It seems that yet another teacher is reaching a big milestone on psychology’s social clock: retirement. After it spread all over the school, psychology teacher Charlie Blair-Broeker dispelled rumors when he announced he would be retiring from teaching after 36 years from CFHS. Early on in his career, he was a substitute teacher. He also taught for one year in Kearney, Nebraska. Then he came to CFHS, where he has remained for 36 years. He has taught several subjects over the years: Asian, Latin and African-American history, honors social studies, American Government, U.S. History, and psychology. Blair-Broeker said that his favorite part of teaching has been the people. “Teaching is about the people, both students and colleagues,” Blair-Broeker said. The worst part of teaching for him has been grading essays, cafeteria supervision, and faculty meetings, and although teaching has its ups and downs, he appreciates the career he’s had. In his retirement, Blair-Broeker isn’t quite sure what he’s going to do. He hopes to do some teaching as an adjunct if anyone will have him, and he thinks he’ll probably continue to write and conduct workshops for psychology teachers.
By Ellen Wallingford
Next in the line of a slew of CFHS staff moving on for next year, biology teacher John Black has announced his retirement, or as he likes to call it, “transition.” John taught at Monticello High School for 35 years. After that particular “transition,” he and his wife, CFHS Spanish teacher Patricia Black, moved their children to Argentina to get to know Mrs. Black’s relatives and learn some of the Argentinian culture. While in Argentina, Mr. Black taught biology at a bilingual high school. After that, the Black’s moved to Cedar Falls, where Mr. Black has taught for six years now. Mr. Black said he always enjoyed science but he did not always plan to teach. “I was always interested in insects,” Mr. Black said. His father had experience as a veterinarian assistant so Mr. Black intended to study pre-veterinary medicine at UNI. However, his brother was a teacher, and Mr. Black liked that direction as well, so instead of a vet, he became a biology teacher. Throughout his time here, Mr. Black has most enjoyed his interaction with the staff. Because CFHS has four other biology teachers, Mr. Black loves being able to share ideas with other teachers, something he was not able to do at his former schools.
us on d d n i F an ook b e c Fa ter. Twit
Applause Matthew Switzer, conference presenter at the National Professional Development School Conference in Las Vegas, along with UNI’s Dr. Curt Nielsen. My two biggest revelations revolve around how UNI has become an integral part of my school district. A message that was abundantly clear from the conference is that UNI’s full-time highly qualified field coordinators are the envy of other large teacher education programs. Further, the experience that Level 1,2,3, and student teachers receive from our partnership is rigorous, impactful, motivating, and refreshing for all of our learners in the Cedar Valley. Matthew was also a presenter at UNI’s recent Literacy Conference. Southdale, Lincoln, and North Cedar Elementary Schools for holding Leader in Me events in April. “We couldn’t have done it without each and every staff person,” said Andrea Christopher. Lincoln students created a video explaining the 7 Habits and taught students the “Lincoln-lude” dance. Josh Carnelley, staff winner of the Exceptional Effort Award at CFHS. Mr. Carnelley is an awesome school counselor and spends endless hours at school. He is very caring, considerate, and just a great person. He is relied on very heavily for his perspective and input in many important decision in our school. As a second note, he worked hard on our Dangerous Intruder training. He has a passion for supporting this effort, along with the effort in bullying. CFHS Student Senate for hosting the third annual Tiger Trot 5K and raising $1,205.42 for families currently unable to meet basic needs. Holmes Junior High and the Cedar Falls School District for donating space to the Cedar Falls Ministerial Association’s Feed My Starving Children Moblepack event. More than 500 volunteers packed 100,000 meals which will be sent to missions and humanitarian agencies in 70 countries.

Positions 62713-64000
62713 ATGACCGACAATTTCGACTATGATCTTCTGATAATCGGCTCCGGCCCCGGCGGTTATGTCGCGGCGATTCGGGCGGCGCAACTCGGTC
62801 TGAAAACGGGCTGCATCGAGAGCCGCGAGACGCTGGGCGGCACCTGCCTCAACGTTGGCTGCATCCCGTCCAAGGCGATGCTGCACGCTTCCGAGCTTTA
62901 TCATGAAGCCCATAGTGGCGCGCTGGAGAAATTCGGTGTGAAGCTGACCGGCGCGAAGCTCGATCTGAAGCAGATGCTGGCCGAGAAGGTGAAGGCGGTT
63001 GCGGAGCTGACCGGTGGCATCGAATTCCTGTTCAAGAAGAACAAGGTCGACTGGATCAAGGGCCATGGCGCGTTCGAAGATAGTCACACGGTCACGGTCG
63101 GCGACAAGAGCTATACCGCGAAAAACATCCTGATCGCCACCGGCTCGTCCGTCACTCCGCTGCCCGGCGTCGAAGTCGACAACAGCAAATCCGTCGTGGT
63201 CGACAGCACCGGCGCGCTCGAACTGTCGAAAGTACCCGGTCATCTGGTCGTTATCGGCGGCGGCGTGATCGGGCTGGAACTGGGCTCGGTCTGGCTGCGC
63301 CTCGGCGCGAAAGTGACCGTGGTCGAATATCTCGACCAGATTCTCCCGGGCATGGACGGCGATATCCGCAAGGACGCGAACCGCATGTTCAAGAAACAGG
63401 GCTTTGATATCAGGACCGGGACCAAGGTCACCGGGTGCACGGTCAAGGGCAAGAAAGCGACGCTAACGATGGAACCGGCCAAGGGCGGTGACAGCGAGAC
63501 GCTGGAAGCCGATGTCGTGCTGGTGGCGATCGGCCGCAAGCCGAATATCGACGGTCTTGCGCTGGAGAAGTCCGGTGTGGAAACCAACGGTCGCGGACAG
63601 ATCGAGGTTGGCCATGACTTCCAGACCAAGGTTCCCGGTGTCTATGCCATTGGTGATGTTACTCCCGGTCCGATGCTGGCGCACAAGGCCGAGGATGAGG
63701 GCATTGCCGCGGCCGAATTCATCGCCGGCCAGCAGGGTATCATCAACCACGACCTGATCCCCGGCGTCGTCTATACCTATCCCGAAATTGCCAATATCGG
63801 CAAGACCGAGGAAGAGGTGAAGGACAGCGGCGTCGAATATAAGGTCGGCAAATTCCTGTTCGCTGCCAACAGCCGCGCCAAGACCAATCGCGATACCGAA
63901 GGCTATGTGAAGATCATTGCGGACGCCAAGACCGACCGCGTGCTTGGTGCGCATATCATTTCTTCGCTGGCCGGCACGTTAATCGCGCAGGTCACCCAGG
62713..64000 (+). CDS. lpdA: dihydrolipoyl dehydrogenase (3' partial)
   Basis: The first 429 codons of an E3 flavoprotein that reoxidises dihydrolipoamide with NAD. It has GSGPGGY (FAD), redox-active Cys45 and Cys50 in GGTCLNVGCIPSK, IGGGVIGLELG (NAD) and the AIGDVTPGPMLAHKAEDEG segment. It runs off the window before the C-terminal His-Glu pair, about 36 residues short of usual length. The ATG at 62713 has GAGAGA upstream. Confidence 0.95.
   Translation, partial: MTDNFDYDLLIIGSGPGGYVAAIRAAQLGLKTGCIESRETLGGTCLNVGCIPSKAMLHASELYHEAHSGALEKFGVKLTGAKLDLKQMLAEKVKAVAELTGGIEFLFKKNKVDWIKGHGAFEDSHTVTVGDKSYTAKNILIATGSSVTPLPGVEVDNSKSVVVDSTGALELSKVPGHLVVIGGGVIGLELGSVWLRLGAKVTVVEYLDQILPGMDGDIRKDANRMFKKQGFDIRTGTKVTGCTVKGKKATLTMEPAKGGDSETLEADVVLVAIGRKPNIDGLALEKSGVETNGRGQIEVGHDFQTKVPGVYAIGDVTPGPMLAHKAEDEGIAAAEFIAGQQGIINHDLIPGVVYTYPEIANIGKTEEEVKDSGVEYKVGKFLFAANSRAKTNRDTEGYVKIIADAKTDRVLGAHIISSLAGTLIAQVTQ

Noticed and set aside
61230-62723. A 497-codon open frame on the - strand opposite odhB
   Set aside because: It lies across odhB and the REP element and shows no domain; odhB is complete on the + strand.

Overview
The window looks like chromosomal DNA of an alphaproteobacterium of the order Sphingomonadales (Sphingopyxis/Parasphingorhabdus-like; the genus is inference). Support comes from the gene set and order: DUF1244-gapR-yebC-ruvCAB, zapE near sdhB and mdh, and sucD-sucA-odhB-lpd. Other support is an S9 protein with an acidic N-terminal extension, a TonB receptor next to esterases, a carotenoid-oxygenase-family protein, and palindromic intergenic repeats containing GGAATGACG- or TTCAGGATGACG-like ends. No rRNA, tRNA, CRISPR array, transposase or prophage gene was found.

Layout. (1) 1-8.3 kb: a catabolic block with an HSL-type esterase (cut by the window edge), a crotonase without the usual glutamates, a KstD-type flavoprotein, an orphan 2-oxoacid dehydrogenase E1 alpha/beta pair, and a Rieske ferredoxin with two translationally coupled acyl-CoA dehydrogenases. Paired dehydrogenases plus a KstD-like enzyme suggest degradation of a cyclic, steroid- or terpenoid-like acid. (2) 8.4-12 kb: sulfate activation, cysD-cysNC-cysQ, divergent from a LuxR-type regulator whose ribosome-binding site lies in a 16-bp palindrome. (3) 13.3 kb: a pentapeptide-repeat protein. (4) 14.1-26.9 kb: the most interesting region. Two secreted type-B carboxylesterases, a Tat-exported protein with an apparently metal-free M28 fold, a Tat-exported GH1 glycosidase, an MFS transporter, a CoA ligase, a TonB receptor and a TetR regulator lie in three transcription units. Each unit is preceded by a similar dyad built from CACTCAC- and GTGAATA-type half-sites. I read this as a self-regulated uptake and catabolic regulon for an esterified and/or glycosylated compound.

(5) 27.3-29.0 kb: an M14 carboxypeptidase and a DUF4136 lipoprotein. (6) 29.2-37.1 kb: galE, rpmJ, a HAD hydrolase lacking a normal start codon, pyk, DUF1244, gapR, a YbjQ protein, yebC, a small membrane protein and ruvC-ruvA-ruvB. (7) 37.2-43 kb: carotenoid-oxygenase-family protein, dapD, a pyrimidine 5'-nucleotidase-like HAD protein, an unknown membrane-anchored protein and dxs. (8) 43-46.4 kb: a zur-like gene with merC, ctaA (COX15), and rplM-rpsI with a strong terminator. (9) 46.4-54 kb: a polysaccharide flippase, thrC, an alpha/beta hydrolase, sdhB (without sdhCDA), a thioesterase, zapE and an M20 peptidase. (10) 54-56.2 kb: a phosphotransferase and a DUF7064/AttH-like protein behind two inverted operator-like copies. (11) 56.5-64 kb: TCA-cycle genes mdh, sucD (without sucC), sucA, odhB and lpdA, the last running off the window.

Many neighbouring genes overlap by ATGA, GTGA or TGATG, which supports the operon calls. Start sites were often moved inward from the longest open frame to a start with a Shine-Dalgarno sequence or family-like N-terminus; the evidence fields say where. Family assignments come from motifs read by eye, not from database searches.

Food For Thought “The first follower is actually an underestimated form of leadership in itself… The first follower is what transforms a lone nut into a leader.” Derek Sivers
Faces and Facts Officer Mike Leary, School Resource Officer, admits that he didn’t always make the best choices when he was a high school student but was thankful for the positive role models around him. Now he wants to be that same role model. “My door is always open for students,” said Mike. “The same goes for teachers who have students where they think I might be able to help build a connection.” Mike coordinated Safety City for Cedar Falls and loves being around kids and making a positive impression.
He also worked with the D.A.R.E. program as a police officer in Waverly, and was responsible for training new police officers. Mike graduated from the University of Northern Iowa and is one year away from earning his master’s degree from St. Ambrose. He’s been a police officer since 2000 and with the Cedar Falls department since 2006. Mike and his wife, Julie have two girls, ages 4 and 5, with their third daughter due this August. He participates in I always wanted something to marathons, triathlons, enjoys do with the school attempting to fish for environment… teaching and Walleye, wood working, and helping and being a positive construction projects.
It is the policy of the Cedar Falls Community School District not to illegally discriminate in either: its educational programs on the basis of race, religion, creed, socioeconomic status, color, sex, marital status, national origin, sexual orientation, gender identity or disability; or its employment practices on the basis of race, color, creed, religion, sex, sexual orientation, gender identity, national origin, ethnic background, age or disability. There is a grievance procedure for processing complaints of discrimination. If you have questions or a grievance related to t his policy please contact the District’s Equity Coordinator, Dr. Adrian Talbot, Director of Human Resources, James L. Robinson Administrative Center - 1002 West First St. Cedar Falls, Iowa, 50613 - (319) 553-3000.
Published on Apr 30, 2014